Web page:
The most isolated camping spot we've stayed at was in BLM land just outside of Ajo. We spent eight days there taking daily hikes, visiting the sights of the mining town of Ajo, reading and relaxing. Our nearest neighbours were at least a mile away. The solitude was magnificent. There are a large number of Saguaro cactus here, each unique with personalities like people, some tall and proud, others outgoing with many arms flailing, a few shy babies growing up,as they do, in the shelter of trees and bushes and others with top notches, or those with 5 or 6 rounds sprouts, like small hedgehogs, ready to grow into huge arms one day. The wear and tear on some of those monumental plants is amazing, large gashes, woodpecker holes and shrivelled skin due to lack of moisture or disease. Those beauties don't even grow arms until they are a minimum fifty years old!  There were patches of teddy bear cactus so crammed with lethal needles on their boughs and in the piles on the ground below, we were calling them mine fields. Dixie got a few stuck in her paws but luckily would stop immediately for us to pluck out the spines.
We also investigated many Organ Pipe Cactus, a species we'd not seen before. The days are getting warmer and some new flowers are blooming like the bushes of yellow Woolly Marigolds, purple Scorpion Weed and tiny white blooms of Rattlesnake Weed. Bunches of red berried Misletoe hang in clumps from the green Palo Verde trees attracting birds and bees; although we have not seen much kissing. One day we searched for some rare Elephant trees which proved to be difficult to identify. We startled 3 mule deer who bounded away at top speed well camouflaged except by their movement. We've also seen a couple of Black-tailed Jack Rabbits whose ear length equal their body height. A group of brightly coloured orange and black Long-Jawed Long-Horn Beetles put on an entertaining mating display for us. There are many birds here whose songs begin at sunrise and carry on into dusk. We've identified ravens, golden eagles,hawks of some sort, doves,woodpeckers, wrens and warblers.

It is amazing how each desert environment is slightly different from another when separated only by miles. The lands around the campsite were used as military training grounds in the past and we found deep craters,presumably from old dropped bombs in the ground to attest to this. We also enjoyed daily very low flybys of two A10 Warthogs from a local Air force Base.  In the night sky we witnessed flares on the horizon dropping in some sort of training manoeuvres.
 The town of Ajo was built around a very successful copper mine. On our daily hikes we passed many small mine sites, some abandoned and others fenced and ready for further exploration. We also found was a maze of old rusted cans created by some creative and very patient person.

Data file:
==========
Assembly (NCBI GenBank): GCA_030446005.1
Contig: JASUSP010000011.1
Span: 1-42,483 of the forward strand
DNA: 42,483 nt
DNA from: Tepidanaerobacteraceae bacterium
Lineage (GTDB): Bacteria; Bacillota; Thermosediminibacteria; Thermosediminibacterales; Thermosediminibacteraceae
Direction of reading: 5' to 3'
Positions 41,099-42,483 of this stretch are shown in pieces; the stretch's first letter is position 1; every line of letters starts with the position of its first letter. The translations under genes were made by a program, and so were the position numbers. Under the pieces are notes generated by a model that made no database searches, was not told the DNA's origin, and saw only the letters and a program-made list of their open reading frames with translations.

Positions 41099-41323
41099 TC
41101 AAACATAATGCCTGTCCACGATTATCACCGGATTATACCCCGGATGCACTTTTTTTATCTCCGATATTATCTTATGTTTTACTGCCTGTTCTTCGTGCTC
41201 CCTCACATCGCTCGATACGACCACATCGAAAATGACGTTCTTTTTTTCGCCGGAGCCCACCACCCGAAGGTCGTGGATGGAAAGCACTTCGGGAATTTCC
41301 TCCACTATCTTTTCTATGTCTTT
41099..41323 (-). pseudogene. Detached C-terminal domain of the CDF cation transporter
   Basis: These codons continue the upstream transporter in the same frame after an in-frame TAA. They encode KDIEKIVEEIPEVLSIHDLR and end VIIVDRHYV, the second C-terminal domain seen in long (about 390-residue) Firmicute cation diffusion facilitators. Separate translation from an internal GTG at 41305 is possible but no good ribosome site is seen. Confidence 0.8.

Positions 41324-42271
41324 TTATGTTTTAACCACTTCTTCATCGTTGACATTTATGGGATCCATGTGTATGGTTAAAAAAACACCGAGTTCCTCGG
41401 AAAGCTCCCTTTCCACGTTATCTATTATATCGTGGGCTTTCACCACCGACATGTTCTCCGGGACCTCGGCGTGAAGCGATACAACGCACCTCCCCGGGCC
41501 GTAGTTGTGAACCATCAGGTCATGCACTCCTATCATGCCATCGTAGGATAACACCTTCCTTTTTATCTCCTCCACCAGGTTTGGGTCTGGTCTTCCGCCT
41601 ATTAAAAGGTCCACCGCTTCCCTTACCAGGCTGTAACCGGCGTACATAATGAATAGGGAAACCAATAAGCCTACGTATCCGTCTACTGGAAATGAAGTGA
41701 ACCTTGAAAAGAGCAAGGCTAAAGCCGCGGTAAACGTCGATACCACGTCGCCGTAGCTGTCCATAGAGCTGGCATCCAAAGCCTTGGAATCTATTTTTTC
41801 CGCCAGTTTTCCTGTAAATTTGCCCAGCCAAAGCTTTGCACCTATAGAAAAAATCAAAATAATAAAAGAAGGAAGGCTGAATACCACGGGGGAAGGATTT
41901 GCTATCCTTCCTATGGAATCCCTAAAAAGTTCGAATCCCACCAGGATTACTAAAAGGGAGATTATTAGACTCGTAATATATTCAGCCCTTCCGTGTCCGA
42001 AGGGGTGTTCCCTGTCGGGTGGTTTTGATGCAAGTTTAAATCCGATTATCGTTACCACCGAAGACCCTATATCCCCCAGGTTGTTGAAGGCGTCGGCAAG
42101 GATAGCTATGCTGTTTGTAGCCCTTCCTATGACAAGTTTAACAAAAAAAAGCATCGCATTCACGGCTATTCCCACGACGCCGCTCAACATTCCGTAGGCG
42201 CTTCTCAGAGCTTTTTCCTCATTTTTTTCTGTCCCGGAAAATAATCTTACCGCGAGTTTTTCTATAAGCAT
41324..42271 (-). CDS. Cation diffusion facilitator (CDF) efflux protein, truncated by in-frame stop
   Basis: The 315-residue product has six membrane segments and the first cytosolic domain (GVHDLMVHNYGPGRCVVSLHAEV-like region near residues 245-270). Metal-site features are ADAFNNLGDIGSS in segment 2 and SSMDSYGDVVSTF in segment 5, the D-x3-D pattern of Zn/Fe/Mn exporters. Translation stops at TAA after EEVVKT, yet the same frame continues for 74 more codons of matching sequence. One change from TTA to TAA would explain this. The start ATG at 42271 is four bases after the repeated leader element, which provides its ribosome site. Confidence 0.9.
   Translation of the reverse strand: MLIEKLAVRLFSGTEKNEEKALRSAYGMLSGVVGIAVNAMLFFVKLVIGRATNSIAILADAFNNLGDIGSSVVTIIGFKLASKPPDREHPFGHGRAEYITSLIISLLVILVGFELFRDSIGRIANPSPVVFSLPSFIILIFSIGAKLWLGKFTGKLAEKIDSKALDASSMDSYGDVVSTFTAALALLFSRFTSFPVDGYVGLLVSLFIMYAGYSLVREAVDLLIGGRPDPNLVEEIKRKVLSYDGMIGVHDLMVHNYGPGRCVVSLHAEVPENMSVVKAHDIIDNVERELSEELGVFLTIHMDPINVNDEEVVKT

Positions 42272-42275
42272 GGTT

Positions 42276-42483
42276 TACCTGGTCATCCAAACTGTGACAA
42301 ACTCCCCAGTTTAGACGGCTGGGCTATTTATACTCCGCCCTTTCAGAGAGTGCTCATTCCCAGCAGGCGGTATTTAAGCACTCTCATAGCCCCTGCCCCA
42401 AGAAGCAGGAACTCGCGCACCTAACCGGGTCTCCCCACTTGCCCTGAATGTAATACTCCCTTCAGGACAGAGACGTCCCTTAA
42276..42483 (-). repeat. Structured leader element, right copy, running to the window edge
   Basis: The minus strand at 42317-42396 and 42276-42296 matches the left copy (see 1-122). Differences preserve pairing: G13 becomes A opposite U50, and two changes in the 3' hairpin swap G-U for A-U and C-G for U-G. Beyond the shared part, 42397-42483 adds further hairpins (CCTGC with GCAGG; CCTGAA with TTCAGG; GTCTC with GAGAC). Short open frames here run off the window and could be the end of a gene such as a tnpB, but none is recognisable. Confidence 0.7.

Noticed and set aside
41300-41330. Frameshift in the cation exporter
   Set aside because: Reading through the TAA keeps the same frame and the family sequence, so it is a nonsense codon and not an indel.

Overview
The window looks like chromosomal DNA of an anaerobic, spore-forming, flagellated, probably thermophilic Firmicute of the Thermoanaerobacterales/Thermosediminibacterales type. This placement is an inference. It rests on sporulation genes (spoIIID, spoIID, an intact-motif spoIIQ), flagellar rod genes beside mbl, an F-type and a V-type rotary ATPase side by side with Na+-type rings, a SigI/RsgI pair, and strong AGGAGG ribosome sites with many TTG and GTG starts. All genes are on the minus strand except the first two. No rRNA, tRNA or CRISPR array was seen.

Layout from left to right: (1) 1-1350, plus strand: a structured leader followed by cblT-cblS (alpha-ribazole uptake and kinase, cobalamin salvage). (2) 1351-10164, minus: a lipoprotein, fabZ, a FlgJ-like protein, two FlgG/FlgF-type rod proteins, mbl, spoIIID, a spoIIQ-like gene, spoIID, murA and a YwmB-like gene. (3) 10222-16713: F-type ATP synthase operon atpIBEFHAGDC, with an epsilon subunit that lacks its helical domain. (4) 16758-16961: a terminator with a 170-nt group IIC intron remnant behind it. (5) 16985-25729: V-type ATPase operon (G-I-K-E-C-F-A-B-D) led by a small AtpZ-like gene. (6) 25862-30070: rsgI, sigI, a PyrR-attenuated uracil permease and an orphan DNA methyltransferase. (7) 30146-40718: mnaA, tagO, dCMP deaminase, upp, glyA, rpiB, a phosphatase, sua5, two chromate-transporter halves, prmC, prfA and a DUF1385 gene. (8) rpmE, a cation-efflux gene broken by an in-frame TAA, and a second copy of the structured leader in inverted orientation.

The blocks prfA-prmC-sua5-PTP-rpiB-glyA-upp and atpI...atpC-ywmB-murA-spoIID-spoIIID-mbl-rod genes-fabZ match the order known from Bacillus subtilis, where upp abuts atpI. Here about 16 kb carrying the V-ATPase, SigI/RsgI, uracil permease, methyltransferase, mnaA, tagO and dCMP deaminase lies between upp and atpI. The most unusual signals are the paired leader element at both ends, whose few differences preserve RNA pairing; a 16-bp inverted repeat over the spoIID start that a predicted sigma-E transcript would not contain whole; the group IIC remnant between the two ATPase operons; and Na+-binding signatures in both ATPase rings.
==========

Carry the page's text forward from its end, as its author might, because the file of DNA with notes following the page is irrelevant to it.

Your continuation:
Ajo had an attractive city centre with bright white Spanish style church, town hall and market place. An old professor and former
Mexican mine worker enlightened our tour of the quaint Ajo Historical Society Museum. Their eclectic collection inclded an old dentist's office, printing equipment, various tools and military trapping, local ancient pottery and baskets and a mismatched bunch of kitchen and homemaking articles from the 40's and 50's. Our explorations outside town were around the old mill at Darby Well Site, an abandoned cattle ranch and an interesting Mexican cemetary. Our only human contact in our desert site was a visit from a fellow blogger and full time RVer Sue. She is an interesting adventurer who travels with her two small dogs and writes a  personable blog called rvsue and her canine crew. One day we actually had enough rain to form a few puddles! Desert = diversity.


Monday, 13 February 2012

Valentine's Day

                                         Tell someone that you love them, today!

Wednesday, 8 February 2012

Arizona Icons

 RV park, railway, hotels and restaurants are run by one company,Xanterra who embrace great service, "green" tourism and entertainment celebrating the heritage of the area. We camped in Williams RV Park and filled all their washers and dryers with our dust-filled desert laundry. In the morning, we booked Dixie into the kennel, breakfasted at the hotel and watched the reenactment of a gun fight by cowboys, horses and the heroic Marshall who brought peace and justice to the scene.

Even the conductor and greeters were decked out in period costumes as they guided us to our seats on the vintage train. The coaches are restored with passion by folks who value the history of the Grand Canyon Railway. Our tour guide, whose actual name was Amber Rose, provided an excellent, upbeat description of the railway's past, explained the geography of the area, gave us some insight into the people who work to maintain the history of the area and guided us to the best views and restaurants in the Grand Canyon South Rim. A seasoned cowboy and his gorgeous Gibson guitar set the mood with a few classic cowboy ballads like "The Freight Train Song" and "Texas Ranger". On our journey, we saw caribou, a herd of antelope and some cattle that wander the plains in winter and are herded back by their ranchers in the spring.

Our first awe-inspiring glance over the Canyon was Grand!  I visited the north rim about forty years ago with my family and confirm the concept that the Canyon is Grand whenever and wherever you view it. We've often visited Niagara Falls, another natural wonder, yet the experience is unique and exhilarating each time! Everyone knows what the Grand Canyon looks like so there is no need to describe the view. However, what one experiences by actually standing on the edge, overlooking the vast Precambrian display, are the intrinsic and spiritual sensations that grip you to the core.